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Augmented reality has had a pretty interesting journey into mainstream culture over the past 18 months. Consider, for instance, that in the summer of 2016 you probably didn’t even quite know what it was!
Now, if you pay close attention to tech circles, you may have learned how to distinguish it. Basically, you can sum it up like this: virtual reality transports you completely into an animated environment, whereas augmented reality makes it appear as if animations exist in your actual environment. Oddly, I find “Wizard’s Chess” from Harry Potter to be a good way to think about it. VR Wizard’s Chess would mean entering a live game board like the characters did in the first film – walking on a chess board, taking part in the game, with pieces and players all around you. AR Wizard’s Chess would simply mean pointing your device at a table such that, looking through it, you would see a chessboard with live, animated figures.
That’s a distinction many of us didn’t quite have straight as VR was emerging in 2015 and 2016. Then everything changed just about overnight, with the release of Pokémon GO. It was the first widely released, mainstream augmented reality game that used nothing more than a phone to work, and it suddenly challenged us to wonder about how this tech could differ from VR. In the immediate aftermath of the game’s release publications as big as The Guardian asked, where does augmented reality go next?
As it turns out, the answer was: all over the place! It took some time, but a little more than a year after Pokémon GO came out, Apple and Google unveiled programs that made it easier for developers to make AR games. That led to puzzles, cartoonish shooting games, board and strategy games, and more on augmented reality. There are likely more of these games on the way, as well as games in other genres. Slots, for instance, are a category to watch; casinos have made 3D games that are in essence the same as video slots but with 3D elements practically built for AR. We should also keep an eye on successful VR titles that could be adapted for mobile devices the same way popular console games are, fitted for AR rather than VR. The possibilities are endless.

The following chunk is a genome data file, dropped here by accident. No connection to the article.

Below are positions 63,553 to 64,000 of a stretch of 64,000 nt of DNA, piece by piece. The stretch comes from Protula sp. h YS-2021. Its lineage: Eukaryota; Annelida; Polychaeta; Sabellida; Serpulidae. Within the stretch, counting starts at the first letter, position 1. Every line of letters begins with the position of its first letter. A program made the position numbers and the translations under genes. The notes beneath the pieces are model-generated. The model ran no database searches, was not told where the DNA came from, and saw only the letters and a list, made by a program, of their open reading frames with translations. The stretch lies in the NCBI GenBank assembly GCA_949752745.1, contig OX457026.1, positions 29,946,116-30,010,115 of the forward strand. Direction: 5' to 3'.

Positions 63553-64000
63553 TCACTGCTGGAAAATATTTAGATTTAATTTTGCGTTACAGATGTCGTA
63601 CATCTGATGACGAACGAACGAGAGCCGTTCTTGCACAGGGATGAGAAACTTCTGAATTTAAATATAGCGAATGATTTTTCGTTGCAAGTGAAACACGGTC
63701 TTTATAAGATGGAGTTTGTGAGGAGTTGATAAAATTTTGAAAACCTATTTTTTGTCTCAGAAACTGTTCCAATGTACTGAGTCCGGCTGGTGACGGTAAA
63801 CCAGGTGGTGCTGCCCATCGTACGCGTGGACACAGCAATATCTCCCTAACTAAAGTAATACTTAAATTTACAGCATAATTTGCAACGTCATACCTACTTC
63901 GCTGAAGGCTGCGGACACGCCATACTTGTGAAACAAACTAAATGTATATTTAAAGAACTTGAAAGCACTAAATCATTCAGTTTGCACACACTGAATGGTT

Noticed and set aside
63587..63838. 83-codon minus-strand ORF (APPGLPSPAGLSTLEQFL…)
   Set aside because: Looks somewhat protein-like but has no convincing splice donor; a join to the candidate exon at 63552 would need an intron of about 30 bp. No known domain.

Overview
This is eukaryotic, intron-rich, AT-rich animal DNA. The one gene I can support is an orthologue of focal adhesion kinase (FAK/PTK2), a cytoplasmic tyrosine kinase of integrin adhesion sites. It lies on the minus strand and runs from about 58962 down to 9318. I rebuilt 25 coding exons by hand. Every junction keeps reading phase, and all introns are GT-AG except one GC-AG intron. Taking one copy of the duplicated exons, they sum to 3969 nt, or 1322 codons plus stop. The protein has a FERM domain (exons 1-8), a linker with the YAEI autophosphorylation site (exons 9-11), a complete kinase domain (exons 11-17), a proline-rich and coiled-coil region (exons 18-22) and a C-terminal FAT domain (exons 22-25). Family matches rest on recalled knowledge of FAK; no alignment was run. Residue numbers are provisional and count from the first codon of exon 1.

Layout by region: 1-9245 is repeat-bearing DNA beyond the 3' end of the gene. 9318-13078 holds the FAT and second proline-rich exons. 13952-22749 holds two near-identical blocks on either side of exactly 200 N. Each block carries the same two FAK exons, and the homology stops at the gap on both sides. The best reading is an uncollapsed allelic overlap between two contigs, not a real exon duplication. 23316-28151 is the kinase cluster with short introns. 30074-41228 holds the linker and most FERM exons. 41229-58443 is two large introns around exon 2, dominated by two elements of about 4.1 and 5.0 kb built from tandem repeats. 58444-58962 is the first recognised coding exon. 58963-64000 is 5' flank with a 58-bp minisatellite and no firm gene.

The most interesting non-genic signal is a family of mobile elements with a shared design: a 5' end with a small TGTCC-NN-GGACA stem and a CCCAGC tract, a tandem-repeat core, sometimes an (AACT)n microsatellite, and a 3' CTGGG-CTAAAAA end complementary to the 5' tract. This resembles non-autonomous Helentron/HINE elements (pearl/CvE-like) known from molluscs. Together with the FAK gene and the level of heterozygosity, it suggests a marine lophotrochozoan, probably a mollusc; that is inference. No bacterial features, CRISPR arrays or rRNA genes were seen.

As stated though, the journey for AR has been interesting, and one of the most unexpected things about it has been how quickly it branched out beyond gaming. It may always be the games that generate the headlines and draw the most attention to this tech phenomenon. But there are plenty of experiences already available through AR that have little or nothing to do with entertainment. Interestingly enough, many of them instead deal with home design.
IKEA led the way in an increasingly deep connection between AR and home design, with the basic idea being that you can simulate your furniture and interior design through apps. Through the IKEA app and several others, you can use a phone or tablet to do everything from measuring space to visualizing a piece of furniture or a decoration in space. You simply hold up your device, look through it, and see that new couch in the corner, or a new lighting fixture on the ceiling, etc.
This may sound like a gimmick, but think about the convenience it affords you in designing your home or redecorating a room. Theoretically, there’s no more need for a tape measure, or for shuffling old furniture around to gain perspective on your dimensions. There’s no more need to bring furniture home and put it in place just to see if it works. AR can do all of this for you, such that when you’re ready to make a purchase or change up the room’s organization, you’re confident in your choice.
It’s been an unexpected result of a journey that started mostly with innovations in gaming. But AR is now an invaluable tool for home design and organization.
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